. 513th PIR .
Parachute Infantry Regiment
The 513th was created on December 26, 1942 and appointed to the 13th Airborne.
It was trained in Fort Benning, Georgia, on January 11, 1943. It was moved to Fort Bragg, North Carolina on the 1st of November 1943 then to Camp Mackall, still in North Carolina on January 15, 1944.
The 513th PIR took part in maneuver in Tennessee on March 4, 1944. It was withdrawn from the 13th Airborne to be definitively assigned to the 17th on March 10, 1944.
On March 24, 1944, it was sent to Camp Forrest, Tennessee. Then, after a stage to Camp Myles Standish, Massachusetts, on August 13, it left for the port of Boston where it embarked on August 20 44 toward England.
<- Colonel James W. Coutts
The 513th arrived in England under the orders of Colonel James W. Coutts who was before the auxiliary commander of the Parachute school of Fort Benning. The regiment was then sent to Camp Chisledon, on August 28, 1944, gathering place of the 17th Airborne Division. There they carried on their training of airborne troops and plus some tactical training and attack of night training. When operation “MARKET GARDEN” was set off, the 17th Airborne was still on training, it was thus used as a unit of reserve.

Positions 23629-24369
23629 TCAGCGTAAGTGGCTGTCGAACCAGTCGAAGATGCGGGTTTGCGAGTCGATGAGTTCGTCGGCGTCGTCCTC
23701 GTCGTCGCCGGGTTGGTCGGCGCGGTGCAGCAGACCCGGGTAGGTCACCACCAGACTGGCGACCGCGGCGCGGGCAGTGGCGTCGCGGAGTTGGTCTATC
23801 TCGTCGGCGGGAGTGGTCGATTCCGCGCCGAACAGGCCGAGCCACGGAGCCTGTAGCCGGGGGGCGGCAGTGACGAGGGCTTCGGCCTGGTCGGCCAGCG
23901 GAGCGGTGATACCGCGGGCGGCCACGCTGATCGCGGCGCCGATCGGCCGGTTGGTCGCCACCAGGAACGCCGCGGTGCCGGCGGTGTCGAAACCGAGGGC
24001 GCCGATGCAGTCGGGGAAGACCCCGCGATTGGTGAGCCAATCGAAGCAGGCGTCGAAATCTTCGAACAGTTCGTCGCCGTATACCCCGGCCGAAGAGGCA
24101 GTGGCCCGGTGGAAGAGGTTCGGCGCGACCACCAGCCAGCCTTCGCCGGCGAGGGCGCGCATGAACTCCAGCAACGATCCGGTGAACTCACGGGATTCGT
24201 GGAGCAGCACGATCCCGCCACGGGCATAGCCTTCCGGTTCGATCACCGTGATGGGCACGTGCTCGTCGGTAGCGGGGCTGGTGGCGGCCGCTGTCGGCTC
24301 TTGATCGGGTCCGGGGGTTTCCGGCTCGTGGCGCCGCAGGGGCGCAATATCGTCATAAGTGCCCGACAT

On December 16th, 1944, the Germans launched an offensive by The Belgian Ardennes surprising the Allied. The 17th Airborne Division was still in England. The 82nd and the 101st who were resting in Sissone, France were sent hurriedly by trucks to contain the German advance.
Between the 17 and the 23 December, the 82nd blocked the German advance close to St-Vith. Concerning the 101st, it was surrounded with the 7th Armored Division in Bastogne. To help to reinforce Bastogne, the 17th was sent to the front.
From the 23 to the 25 December, the 17th Airborne’s units were sent by plane to France, in Rheims’s area. But meanwhile, Patton’s 3rd US Army broke the surrounding of Bastogne.
Once in France, the 17th was attached to Patton’s army and got the order to take up position in Mourmelon. It insured the defense all along the Meuse River going from Givet to Verdun until December 25th then was sent to Belgium in Neufchateau, and from there, walking in the snow, they went to Morhet to relieve the 28th Infantry Division on January 3, 1945. This was where they established the HQ Division.